Improving your solution
Let's assume the team has created something, but they aren't happy with it. It's a device or component of their solution that could be better.
One quality improvement tool they can use to improve things is the PDSA cycle. Plan, Do, Study, Act.
For example, the team might want to get their small vehicle to travel 1 yard, and then stop. At present it is pretty random, with little accuracy. Let's see how using a series of PDSA cycles could help improve this device.
PLAN: The first step is to set a planned goal.
- in this example the team might choose for the vehicle to travel 36" plus or minus 1 inch.
- important constraints need to be defined, e.g. does the vehicle need to stop all by itself, or can an outside device or force be used?
DO: The next step is to come up with a series of actions that will allow your vehicle (or device/process) to achieve the stated goal - in this example the team wants the vehicle to stop by itself automatically.
- the team tries a clockwork mechanism that moves the vehicle a varied amount depending on how much it is wound up
STUDY: After making a modification to the vehicle to hopefully achieve the planned goal, the next step is to test it out.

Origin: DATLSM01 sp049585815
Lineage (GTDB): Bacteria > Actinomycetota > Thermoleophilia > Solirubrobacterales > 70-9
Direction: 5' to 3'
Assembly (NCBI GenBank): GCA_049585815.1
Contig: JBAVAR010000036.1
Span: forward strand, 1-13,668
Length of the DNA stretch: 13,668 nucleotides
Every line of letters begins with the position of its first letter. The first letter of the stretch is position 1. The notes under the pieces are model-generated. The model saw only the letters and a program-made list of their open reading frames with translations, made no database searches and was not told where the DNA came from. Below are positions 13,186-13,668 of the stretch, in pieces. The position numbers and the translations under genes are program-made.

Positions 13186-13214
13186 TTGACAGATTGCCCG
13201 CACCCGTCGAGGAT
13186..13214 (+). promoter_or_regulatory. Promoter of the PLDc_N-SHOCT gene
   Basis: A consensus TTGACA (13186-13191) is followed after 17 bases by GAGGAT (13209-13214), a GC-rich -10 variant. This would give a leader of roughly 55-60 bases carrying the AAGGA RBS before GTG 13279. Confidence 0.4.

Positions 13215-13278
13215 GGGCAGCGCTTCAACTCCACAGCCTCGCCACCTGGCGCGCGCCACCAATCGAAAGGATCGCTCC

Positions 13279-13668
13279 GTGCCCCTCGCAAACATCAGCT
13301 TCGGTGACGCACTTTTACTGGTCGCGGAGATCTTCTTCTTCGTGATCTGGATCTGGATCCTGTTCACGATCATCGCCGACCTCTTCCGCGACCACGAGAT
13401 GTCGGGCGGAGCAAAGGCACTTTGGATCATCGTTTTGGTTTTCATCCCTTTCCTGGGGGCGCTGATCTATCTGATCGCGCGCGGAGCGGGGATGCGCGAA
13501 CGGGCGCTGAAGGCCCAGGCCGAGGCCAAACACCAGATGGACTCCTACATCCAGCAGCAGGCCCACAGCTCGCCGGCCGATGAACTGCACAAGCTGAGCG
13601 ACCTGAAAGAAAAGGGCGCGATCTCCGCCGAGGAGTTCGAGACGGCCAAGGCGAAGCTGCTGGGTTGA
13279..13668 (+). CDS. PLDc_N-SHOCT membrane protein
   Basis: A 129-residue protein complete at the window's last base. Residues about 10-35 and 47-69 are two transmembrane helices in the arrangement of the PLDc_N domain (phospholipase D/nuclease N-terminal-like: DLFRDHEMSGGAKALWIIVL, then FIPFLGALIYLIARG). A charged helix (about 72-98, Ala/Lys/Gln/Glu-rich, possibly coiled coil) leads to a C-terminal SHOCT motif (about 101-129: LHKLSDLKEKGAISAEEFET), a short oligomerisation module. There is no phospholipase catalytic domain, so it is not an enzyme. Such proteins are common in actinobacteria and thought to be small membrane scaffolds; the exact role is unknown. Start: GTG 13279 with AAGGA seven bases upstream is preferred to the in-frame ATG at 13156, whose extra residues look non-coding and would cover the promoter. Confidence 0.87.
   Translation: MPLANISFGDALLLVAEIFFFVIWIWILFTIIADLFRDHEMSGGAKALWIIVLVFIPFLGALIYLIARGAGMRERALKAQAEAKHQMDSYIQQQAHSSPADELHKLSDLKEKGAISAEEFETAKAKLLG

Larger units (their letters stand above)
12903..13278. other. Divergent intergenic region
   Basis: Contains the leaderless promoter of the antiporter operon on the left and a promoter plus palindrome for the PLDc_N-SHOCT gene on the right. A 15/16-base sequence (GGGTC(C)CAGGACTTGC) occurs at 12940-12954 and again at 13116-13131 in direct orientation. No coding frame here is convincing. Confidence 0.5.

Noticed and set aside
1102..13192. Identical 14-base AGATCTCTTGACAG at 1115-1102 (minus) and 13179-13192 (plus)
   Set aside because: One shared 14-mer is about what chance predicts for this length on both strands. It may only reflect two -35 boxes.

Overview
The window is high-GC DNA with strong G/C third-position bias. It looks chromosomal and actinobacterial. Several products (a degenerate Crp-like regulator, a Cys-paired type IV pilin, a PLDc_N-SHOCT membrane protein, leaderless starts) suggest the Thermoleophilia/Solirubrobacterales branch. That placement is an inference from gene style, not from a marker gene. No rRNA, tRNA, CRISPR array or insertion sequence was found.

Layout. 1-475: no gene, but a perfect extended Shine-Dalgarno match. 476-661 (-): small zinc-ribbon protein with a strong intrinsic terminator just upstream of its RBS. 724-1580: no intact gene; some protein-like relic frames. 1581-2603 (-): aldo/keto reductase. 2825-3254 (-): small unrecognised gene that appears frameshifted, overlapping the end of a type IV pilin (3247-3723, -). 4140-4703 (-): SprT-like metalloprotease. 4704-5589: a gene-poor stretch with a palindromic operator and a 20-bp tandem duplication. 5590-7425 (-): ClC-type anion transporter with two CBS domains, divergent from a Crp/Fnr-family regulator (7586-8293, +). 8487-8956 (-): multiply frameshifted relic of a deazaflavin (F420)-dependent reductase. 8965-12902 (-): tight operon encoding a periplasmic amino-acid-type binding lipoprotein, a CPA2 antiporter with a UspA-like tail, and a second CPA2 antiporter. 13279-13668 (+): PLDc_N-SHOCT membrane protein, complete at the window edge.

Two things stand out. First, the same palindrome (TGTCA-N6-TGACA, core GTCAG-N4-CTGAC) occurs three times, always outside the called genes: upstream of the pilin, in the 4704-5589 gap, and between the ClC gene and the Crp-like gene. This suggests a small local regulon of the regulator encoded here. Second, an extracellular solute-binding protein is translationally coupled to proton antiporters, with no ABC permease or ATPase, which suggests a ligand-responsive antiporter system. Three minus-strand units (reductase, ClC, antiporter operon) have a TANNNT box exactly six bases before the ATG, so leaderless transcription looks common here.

- the team does a series of runs of the vehicle and determines that winding the mechanism up 4 complete times allows the vehicle to achieve the planned goal 8 out of 10 tries. However, when the floor surface is changed from smooth to carpet, the vehicle only travels the required distance 4 times out of 10.
ACT: The final step of the PDSA cycle is to look at the results obtained in the study and make some changes if the team hasn't achieved its previously stated improvement goal.
- this could be a revision of the goal, or a change to the design or operation of the device or process.
- in this case the team decides that the original goal is still desired, but that the design will need to be altered to improve accuracy, and be unaffetcted by the floor surface that the vehicle travels on
OK, so now what?
After the initial PDSA cycle fails to achieve the stated quality improvement goal, the team now needs to repeat a further cycle or series of cycles, refining the goal, making modifications to the vehicle, device or process, studying the outcome of the changes and reassessing what needs to be done. This iterative procedure continues until the required improvement in quality is achieved.